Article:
address(0x0),               // -- No fallback handler this time!
                    address(0x0),               // Payment token, don't care
                    0,                          // Payment, don't care
                    address(0x0)                // Payment receiver, don't care
                0, // We don't really care about the salt or what address the Wallet gets from it

Unfortunately, this and many other things I tried along these lines didn't produce the target address.

Now the problem is that there's no way to "reverse engineer" an Ethereum address. Basically each of the parameters in the createProxyWithCallback call influences the addresses that the Wallets will get since they're hashed (opens in a new tab) and used as salt for the create2() call.

Challenges like this can be quite frustrating since you have no clue whether you are even looking at the right place at all or whether there's simply a single parameter that you chose incorrectly.

After some more clueless poking, I thought, what if this address is actually being used for real on mainnet? Maybe there's a Gnosis Safe Wallet deployed and I can look at its creation transaction to find out more?

blockscan.com/address/0x79658d35aB5c38B6b988C23D02e0410A380B8D5c (opens in a new tab)

But it doesn't seem to be used anywhere, not mainnet, not L2 nor any other chains.

Ok, I need more clues or at least an affirmation that I'm somewhere close to the right track with my thinking...

Let's look at the commit (opens in a new tab) that added the new challenge.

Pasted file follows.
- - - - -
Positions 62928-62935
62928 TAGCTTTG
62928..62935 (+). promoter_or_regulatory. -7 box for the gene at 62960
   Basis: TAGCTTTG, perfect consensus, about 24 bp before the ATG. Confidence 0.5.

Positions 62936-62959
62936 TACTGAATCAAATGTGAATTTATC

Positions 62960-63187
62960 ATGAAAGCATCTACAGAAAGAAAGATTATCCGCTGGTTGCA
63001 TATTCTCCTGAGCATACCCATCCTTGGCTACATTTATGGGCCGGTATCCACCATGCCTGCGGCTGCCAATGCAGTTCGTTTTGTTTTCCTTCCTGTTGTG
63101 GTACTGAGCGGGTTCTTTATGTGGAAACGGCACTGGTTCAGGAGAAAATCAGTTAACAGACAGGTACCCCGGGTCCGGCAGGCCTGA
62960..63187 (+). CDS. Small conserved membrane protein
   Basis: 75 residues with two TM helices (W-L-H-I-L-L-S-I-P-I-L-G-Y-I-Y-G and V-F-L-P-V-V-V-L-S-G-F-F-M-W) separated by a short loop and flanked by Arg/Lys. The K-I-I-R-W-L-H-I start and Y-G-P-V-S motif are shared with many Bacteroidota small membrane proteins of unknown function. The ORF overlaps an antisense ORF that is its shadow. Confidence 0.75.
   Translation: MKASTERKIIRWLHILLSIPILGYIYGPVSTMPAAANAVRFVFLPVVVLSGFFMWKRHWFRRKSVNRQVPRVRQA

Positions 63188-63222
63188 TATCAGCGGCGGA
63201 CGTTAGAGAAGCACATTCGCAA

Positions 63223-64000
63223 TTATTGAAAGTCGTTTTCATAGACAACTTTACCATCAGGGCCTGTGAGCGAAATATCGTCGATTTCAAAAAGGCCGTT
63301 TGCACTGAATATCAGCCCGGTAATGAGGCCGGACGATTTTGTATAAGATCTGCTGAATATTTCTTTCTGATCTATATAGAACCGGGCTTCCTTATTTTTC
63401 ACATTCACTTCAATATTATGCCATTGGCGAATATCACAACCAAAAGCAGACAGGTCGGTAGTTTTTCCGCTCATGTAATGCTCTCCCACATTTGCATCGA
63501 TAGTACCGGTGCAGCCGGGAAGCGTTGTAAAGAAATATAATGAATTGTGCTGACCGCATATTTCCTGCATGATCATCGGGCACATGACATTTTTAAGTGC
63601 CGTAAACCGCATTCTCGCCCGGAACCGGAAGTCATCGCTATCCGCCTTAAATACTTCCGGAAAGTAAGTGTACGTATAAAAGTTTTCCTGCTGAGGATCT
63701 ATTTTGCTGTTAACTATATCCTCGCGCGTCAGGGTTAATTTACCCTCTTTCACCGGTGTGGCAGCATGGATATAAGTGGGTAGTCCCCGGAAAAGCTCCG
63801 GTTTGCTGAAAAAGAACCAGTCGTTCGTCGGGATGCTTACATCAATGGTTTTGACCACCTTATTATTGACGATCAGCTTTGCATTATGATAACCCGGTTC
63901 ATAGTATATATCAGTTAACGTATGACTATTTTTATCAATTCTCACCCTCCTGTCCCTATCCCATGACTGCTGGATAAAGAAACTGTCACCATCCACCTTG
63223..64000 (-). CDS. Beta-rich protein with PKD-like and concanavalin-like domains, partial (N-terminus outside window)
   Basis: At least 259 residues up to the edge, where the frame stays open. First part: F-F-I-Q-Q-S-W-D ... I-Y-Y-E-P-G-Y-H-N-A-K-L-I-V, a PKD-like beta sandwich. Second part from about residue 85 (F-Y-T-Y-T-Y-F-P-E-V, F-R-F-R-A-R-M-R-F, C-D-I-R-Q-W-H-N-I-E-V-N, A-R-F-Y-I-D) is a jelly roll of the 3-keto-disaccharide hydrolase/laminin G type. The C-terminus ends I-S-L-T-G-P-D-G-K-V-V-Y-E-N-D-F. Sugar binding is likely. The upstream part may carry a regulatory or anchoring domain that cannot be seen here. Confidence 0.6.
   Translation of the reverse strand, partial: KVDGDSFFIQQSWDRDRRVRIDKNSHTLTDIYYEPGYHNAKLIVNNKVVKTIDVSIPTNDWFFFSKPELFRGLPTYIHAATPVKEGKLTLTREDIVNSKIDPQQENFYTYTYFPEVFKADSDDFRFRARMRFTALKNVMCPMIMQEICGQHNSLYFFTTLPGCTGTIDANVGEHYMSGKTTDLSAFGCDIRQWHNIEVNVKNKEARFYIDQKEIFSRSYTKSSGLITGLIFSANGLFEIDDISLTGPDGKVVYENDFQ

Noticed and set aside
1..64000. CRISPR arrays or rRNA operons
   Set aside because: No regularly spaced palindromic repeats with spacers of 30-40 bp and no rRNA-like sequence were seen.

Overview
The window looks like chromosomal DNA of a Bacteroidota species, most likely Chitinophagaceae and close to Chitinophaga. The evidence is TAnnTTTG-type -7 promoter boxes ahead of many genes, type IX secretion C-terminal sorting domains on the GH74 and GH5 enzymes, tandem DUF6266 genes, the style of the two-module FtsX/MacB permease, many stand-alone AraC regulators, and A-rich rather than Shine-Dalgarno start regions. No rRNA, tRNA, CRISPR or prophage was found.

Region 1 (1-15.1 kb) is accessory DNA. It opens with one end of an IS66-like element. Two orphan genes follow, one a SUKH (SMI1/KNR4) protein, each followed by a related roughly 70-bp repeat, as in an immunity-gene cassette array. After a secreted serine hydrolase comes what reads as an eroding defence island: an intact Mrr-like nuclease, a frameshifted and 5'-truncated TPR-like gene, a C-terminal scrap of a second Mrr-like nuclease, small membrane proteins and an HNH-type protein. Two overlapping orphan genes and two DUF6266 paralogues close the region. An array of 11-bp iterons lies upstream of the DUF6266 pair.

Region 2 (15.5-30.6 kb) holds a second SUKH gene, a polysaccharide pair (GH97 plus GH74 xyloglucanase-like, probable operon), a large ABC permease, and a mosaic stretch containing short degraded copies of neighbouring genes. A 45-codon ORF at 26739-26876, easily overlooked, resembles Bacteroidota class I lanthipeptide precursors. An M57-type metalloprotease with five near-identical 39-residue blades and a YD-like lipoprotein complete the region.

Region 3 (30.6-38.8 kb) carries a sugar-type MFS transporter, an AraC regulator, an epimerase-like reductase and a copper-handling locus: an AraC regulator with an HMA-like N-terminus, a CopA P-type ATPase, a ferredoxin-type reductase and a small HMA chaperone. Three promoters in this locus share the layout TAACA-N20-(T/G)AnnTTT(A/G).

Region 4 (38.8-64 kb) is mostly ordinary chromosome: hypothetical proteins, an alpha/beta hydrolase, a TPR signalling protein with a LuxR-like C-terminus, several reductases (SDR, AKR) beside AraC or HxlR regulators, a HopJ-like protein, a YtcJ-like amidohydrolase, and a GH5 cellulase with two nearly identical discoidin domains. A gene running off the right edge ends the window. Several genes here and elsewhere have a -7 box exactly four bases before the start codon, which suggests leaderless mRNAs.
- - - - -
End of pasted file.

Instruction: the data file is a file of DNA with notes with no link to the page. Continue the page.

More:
- **A set of challenges to hack implementations of DeFi in Ethereum.**
+ **A set of challenges to learn offensive security of smart contracts in Ethereum.**
  Featuring flash loans, price oracles, governance, NFTs, lending pools, smart contract wallets, timelocks, and more!
- Created by [@tinchoabbate](https://twitter.com/tinchoabbate)

That's pretty much all that changed aside from the newly added challenge test file.

Strange he removed the Link to Twitter, hm, might as well take a look there too, he wouldn't completely spoil his own challenge, right?

the new mining industry nobody was expecting has made it to Damn Vulnerable DeFi! 👇

I only see the tweet (opens in a new tab) of when the challenge was added - which I already retweeted a while ago...

But! Looking at other Quote Retweets there's one by Tincho himself (opens in a new tab) and it's in reply to a thread talking about the Optimism incident I remembered before!

Twitter screenshot

I won't further look into that thread for now, but at least this confirms that my initial guess was right.

Okay, so clueless poking, although fun, isn't yielding anything. So let's approach this more strategically:

  • I'm quite certain that at the lowest level this will require making use of create2 (opens in a new tab), since I assume that the "prior knowledge" hints at the use of GnosisSafeProxyFactory from the Backdoor challenge. Addresses resulting from deploying contracts via create2 can be predicted, and are calculated based on